Moms & Muffins 2008

OK, so today the B's school had its annual "Moms & Muffins," it's the other side of the "Dads & Donuts" pillow.

Here's the premise: The PTA hosts a once-yearly weekday a.m. event (8:00) for mothers. They have kids bring their mothers for muffins, donuts, juice, and coffee/tea. Unlike Ds&Ds where they are overtly attempting to build a better father-child-school relationship, Ms&Ms is basically a social hour. The key difference is that the assumption is that dads need to be brought into the system and that moms just need a breakfast treat.

Oh, naturally I volunteered to help host, serve, prep, and clean. Duh!

1. Some of the younger teachers (l'il cutiepies them) are closer in age to my kindergartner than they are to me.

2. At one anchor of the mommie scale, there are the mid-career moms (those who waited to develop a life before giving life to others) around 37-42 years-old, some with foreign adopted kids. These moms possess a certain above-the-fray poise, in general. They are efficient, clearly driven and well-appointed. These moms do not know many of the other moms.

3. On the other end of the mommy scale are the young stay-at-home types. Your English Majors with their fancy "writing degrees") moms with lawyer husbands. They have two kids in school and one in a stroller. There's a slight dull pall to them as if the world is inhabited only by bees and she is somehow the world's only keeper. These moms know a lot of the other moms though.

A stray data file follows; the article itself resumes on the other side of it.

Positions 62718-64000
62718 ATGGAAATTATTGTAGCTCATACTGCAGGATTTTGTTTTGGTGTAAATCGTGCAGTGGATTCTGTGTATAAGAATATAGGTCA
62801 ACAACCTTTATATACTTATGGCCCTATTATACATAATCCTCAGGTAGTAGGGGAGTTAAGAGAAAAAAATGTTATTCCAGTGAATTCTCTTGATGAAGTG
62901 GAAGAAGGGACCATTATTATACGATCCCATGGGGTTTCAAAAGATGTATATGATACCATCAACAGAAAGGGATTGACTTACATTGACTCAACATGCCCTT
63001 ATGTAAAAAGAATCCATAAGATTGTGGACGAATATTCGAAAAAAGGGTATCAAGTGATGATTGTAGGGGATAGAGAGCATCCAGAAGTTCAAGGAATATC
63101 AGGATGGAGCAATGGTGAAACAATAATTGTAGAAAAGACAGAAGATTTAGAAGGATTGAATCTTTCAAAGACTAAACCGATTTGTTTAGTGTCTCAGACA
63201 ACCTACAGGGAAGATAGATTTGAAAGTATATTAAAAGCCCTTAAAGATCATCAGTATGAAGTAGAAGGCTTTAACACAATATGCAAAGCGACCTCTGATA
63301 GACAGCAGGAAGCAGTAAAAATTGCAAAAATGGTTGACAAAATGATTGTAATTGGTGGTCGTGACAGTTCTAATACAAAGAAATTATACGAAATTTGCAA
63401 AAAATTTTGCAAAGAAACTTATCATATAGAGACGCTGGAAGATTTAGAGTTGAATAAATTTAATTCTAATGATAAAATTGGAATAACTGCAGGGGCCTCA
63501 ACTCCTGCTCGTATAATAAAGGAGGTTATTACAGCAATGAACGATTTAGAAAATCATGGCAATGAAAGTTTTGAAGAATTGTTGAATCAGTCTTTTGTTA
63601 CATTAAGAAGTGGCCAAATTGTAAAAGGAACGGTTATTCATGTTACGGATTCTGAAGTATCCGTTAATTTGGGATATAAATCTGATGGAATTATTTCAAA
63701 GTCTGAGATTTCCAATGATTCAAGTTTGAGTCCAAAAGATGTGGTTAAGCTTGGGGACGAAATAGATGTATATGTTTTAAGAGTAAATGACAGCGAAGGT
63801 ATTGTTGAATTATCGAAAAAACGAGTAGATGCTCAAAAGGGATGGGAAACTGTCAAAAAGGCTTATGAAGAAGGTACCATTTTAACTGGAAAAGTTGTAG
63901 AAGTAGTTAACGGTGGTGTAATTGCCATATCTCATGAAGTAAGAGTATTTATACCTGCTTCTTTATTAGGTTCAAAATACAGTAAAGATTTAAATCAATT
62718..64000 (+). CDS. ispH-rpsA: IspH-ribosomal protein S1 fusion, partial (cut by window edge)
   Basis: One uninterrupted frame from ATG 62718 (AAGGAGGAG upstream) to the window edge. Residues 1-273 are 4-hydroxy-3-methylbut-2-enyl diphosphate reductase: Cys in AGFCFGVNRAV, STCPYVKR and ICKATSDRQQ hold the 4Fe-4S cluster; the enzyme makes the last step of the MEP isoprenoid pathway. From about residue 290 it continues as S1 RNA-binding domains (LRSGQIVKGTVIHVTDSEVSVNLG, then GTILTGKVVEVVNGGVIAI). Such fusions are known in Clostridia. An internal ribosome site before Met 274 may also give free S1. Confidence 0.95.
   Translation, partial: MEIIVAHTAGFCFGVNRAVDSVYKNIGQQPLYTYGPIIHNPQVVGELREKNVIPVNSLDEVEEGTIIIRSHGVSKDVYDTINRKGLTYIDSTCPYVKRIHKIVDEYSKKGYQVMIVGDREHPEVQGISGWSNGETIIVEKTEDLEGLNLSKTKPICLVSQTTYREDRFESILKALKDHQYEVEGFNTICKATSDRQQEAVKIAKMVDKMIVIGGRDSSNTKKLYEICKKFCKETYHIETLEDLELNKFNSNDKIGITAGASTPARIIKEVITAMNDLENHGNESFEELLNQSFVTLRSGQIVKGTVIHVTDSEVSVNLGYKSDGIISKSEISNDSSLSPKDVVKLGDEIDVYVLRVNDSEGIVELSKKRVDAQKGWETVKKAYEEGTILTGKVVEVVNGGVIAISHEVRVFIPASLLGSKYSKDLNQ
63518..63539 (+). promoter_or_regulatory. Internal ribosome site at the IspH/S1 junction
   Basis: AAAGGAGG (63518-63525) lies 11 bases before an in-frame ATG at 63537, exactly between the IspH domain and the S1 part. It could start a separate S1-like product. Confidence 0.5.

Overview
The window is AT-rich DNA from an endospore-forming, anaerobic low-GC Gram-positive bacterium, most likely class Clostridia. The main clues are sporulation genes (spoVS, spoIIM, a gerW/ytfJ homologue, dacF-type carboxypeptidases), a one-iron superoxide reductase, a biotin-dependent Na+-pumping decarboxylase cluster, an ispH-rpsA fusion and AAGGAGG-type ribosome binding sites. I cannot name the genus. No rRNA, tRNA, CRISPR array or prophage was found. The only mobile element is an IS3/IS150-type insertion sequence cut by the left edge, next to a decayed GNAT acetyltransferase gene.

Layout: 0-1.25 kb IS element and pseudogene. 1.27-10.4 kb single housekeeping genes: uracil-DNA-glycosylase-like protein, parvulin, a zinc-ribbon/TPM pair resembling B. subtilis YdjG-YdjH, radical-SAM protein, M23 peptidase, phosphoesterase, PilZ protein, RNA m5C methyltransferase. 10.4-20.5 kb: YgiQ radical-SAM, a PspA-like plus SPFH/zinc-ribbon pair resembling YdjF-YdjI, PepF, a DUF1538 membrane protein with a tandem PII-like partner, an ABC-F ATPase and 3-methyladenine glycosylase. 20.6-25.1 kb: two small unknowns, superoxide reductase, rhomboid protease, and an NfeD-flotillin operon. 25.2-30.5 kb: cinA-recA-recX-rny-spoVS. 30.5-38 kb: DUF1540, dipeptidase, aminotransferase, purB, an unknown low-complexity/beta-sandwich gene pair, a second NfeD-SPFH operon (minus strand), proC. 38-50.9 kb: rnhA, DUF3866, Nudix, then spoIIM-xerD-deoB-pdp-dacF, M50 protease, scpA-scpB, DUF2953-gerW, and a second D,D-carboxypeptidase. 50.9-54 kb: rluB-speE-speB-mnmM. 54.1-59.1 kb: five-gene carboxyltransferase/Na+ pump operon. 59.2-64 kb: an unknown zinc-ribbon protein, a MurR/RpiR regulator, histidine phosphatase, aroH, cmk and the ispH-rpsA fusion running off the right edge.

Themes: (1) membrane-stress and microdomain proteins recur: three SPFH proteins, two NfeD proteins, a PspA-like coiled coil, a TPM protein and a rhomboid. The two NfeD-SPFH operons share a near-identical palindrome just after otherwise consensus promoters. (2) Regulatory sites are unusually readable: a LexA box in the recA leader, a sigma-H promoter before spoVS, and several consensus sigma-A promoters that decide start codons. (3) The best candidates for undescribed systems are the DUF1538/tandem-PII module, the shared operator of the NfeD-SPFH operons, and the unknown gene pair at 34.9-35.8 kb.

4. There are hottie moms and nottie moms, rich moms and upper-middle class moms. There are Bluetooth moms (not hot) and frazzled moms. There are only a few clueless moms (like 5% compared with 80% of dads). Tall moms, short moms, moms with glasses and a whole bunch of moms who just remind you of what moms are all about. In total maybe there were 200+ of 'em. Moms. Moms. Moms.

5. In my group of host dads were three dads who were currently laid-off (excluding me since I don't use that status anymore). One dad had a Bluetooth earpiece and a Dallas Cowboys cap (but was a nice guy). One dad was the ex-hipster dad (but now has a medium starch shirt). One dad was a complete toolbag. There were eight of us. Dads. Dads. Dads.

6. Yes. There were MILFs.

7. I know more moms than dads. I know more teachers and staff than dads. Maybe it has something to do with my continuing (and continued) interaction and integration with the school through volunteering (classroom, field trips, and committee work).

8. About 25% of the food and beverage went unused. It all went straight into the staff lounge. Good.
The key difference is that the assumption is that dads need to be brought into the system and that moms just need a breakfast treat.